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N. Korea's decades of diplomacy

Kim (center) in 1999 with  People's Army General Hyon Chol Hae (far left) and vice chair of the National Defense Commission, Jo Myong Rok (right)
Kim (center) in 1999 with People's Army General Hyon Chol Hae (far left) and vice chair of the National Defense Commission, Jo Myong Rok (right)

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SPECIAL REPORT
• Analysis: What are the options?
• Six-nation talks: Where they stand
• Interactive: N. Korea military might
• Timeline: Nuclear development
• Interactive: The nuclear club
• Satellite image: Nuclear facility
• Special report: Nuclear crisis
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WASHINGTON (CNN) -- Nine U.S. presidents have come and gone since Dwight D. Eisenhower signed a cease-fire agreement with North Korea in July 1953.

But the U.S. government's relationship with North Korea's leaders has changed little.

U.S. and South Korean soldiers still routinely patrol the demilitarized zone which separates a now vibrant, democratic South Korea from its isolated, Communist neighbor.

"It is none other than the United States which wrecks peace on the Korean peninsula," North Korea's Ambassador to the UN Pak Ui Chun has said.

The current crisis over North Korea's nuclear weapons program is just the latest in a series of stand-offs between Washington and Pyongyang.

In 1968 North Korea seized the USS Pueblo, a U.S. spy ship and held 82 U.S. sailors for almost a year -- one US sailor died.

"They don't know when to stop and they might find themselves falling over the edge of a cliff, down the precipice into war even if that is not their intention," Wendy Sherman, former special advisor to president Clinton and the secretary of state on North Korean policy.

In 1993, after it first agreed to sign the nuclear non-proliferation treaty (NPT) -- North Korea threatened to pull out and forced weapons inspectors to leave.

The U.S. it seemed was poised for war.

But months of high-stakes diplomacy -- including a trip to Pyongyang by former president Jimmy Carter -- paid off in October 1994. The North agreed to freeze its nuclear program in exchange for fuel oil and 2 light water nuclear reactors.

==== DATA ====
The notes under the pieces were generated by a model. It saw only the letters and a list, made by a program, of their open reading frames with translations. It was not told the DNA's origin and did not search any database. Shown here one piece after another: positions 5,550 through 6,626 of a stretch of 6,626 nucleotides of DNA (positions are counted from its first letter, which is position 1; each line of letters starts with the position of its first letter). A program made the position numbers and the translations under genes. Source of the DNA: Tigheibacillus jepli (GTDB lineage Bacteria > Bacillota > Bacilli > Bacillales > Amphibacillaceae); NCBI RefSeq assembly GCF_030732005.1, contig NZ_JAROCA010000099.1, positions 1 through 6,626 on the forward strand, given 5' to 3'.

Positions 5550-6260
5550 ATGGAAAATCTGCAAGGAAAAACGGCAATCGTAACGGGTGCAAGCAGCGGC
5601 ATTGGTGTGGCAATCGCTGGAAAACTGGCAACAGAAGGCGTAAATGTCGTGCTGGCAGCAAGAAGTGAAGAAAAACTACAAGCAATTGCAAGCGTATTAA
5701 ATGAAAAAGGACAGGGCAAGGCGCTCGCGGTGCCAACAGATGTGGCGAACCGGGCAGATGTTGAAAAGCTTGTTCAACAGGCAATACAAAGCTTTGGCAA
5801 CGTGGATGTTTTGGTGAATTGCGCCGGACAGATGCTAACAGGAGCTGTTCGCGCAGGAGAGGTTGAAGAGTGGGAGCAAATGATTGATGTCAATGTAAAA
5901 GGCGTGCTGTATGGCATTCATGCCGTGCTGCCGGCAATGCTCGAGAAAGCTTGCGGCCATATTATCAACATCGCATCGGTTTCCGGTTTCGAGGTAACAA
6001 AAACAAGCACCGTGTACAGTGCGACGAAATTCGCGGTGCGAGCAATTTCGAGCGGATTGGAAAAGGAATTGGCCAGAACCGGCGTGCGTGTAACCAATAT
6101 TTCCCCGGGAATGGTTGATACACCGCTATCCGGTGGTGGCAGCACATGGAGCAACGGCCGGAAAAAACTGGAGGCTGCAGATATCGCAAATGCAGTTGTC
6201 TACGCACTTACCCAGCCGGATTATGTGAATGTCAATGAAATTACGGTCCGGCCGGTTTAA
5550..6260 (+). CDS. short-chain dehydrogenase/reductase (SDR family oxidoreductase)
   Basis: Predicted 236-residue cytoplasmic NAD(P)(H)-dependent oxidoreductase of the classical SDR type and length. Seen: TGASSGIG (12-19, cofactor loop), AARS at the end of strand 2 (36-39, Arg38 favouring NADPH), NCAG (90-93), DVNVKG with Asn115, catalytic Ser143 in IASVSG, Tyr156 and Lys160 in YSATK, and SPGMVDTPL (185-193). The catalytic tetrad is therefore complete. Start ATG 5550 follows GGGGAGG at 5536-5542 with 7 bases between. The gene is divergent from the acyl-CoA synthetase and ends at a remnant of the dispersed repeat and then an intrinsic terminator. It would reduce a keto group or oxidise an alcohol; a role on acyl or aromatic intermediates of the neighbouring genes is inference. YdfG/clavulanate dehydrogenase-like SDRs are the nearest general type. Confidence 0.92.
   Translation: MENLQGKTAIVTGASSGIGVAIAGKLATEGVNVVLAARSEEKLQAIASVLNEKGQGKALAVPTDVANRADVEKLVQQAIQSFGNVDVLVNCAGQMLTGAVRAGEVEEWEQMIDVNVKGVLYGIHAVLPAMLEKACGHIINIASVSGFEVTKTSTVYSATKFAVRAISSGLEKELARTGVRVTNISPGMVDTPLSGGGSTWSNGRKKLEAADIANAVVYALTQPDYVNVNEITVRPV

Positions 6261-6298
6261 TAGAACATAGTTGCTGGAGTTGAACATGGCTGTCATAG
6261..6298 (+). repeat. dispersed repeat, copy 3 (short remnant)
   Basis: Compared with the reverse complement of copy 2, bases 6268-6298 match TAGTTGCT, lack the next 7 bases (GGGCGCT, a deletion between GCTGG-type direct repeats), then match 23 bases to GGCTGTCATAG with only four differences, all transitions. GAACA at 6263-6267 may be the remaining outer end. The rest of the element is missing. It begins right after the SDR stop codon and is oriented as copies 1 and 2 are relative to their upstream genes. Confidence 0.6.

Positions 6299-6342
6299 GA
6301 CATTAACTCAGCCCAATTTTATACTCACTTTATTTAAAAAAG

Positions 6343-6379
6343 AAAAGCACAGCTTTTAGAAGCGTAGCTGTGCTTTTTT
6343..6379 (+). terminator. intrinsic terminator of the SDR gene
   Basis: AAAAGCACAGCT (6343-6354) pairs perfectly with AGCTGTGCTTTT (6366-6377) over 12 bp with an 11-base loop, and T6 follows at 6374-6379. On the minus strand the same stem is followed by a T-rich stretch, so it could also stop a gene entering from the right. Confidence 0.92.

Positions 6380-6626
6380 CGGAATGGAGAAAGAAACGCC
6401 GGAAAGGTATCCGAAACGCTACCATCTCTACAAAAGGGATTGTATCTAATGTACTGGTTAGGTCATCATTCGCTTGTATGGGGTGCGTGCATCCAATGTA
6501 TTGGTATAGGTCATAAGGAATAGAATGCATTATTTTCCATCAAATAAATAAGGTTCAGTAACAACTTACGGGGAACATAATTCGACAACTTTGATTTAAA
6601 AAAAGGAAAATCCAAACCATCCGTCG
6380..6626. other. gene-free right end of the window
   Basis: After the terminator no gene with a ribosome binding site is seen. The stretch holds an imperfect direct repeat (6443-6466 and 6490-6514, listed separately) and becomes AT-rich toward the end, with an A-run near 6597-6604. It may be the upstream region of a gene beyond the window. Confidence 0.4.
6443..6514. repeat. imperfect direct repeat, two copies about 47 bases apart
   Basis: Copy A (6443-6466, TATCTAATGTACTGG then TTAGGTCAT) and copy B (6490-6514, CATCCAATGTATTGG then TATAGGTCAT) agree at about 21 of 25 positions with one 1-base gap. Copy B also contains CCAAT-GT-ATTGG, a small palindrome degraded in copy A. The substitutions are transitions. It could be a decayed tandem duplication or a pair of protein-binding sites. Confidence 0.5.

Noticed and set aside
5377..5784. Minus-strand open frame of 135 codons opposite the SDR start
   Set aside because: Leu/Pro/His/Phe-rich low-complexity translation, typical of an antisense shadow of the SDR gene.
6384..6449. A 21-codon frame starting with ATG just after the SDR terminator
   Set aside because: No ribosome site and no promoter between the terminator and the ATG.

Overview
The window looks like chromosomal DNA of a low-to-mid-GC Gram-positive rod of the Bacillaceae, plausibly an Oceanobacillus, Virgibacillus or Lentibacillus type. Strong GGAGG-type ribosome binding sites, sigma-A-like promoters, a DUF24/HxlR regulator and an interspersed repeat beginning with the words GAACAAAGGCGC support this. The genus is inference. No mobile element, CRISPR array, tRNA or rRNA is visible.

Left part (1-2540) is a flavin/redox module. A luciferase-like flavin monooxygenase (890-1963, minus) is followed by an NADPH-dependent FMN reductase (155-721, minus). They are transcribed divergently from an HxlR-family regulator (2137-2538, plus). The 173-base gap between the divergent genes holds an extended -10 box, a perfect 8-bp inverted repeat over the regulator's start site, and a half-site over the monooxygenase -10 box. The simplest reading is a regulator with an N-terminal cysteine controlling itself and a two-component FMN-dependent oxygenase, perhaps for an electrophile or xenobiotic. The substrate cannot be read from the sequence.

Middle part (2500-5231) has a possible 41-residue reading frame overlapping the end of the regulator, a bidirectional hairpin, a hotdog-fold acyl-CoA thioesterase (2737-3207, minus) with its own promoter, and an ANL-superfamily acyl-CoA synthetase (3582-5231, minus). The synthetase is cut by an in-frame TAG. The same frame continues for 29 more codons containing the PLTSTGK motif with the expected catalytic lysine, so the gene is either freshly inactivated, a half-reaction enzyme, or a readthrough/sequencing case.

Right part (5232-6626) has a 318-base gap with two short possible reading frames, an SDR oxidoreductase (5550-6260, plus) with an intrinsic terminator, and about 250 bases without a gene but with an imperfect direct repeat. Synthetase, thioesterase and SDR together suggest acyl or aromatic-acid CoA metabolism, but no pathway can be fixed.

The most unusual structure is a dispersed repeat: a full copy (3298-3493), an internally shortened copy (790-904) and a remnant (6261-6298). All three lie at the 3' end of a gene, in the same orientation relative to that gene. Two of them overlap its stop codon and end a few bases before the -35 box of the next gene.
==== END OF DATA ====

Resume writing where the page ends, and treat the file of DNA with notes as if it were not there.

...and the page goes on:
By October 2000 the U.S. and North Korea appeared close to a missile deal and normalizing diplomatic relations.

"They wanted two things from us primarily. They wanted us to help them launch communications satellites. Secondly, they wanted some benefits," Sherman says.

Suspicious and highly critical of Kim Jong Il's brutal dictatorship -- President Bush worked to further isolate the North, calling it part of an "axis of evil" along with Iran and Iraq.

Last October the U.S. confronted the Stalinist state -- which admitted it had a secret nuclear weapons program.

The U.S. and its allies stopped fuel shipments, and within weeks the North upped the ante, tossed out inspectors, and withdrew from the nuclear non-proliferation treaty.

"I think it's a very serious situation" U.S. Secretary Colin Powell said last week.

"The one thing I will say is that we're not going to be intimidated."

But, experts say, neither will the North.

"They're rattling the sabre loudly because they know we understand how catastrophic a war would be. We are focused on Iraq," Sherman says.

So what will defuse this crisis?

North Korea says it wants the U.S. to guarantee its security in writing and to resume shipping oil. The U.S. says the North must end its nuclear weapons program.

But some in the administration suggest that due to the speed with which things are unraveling the North has already made a calculated decision to develop nukes no matter what.


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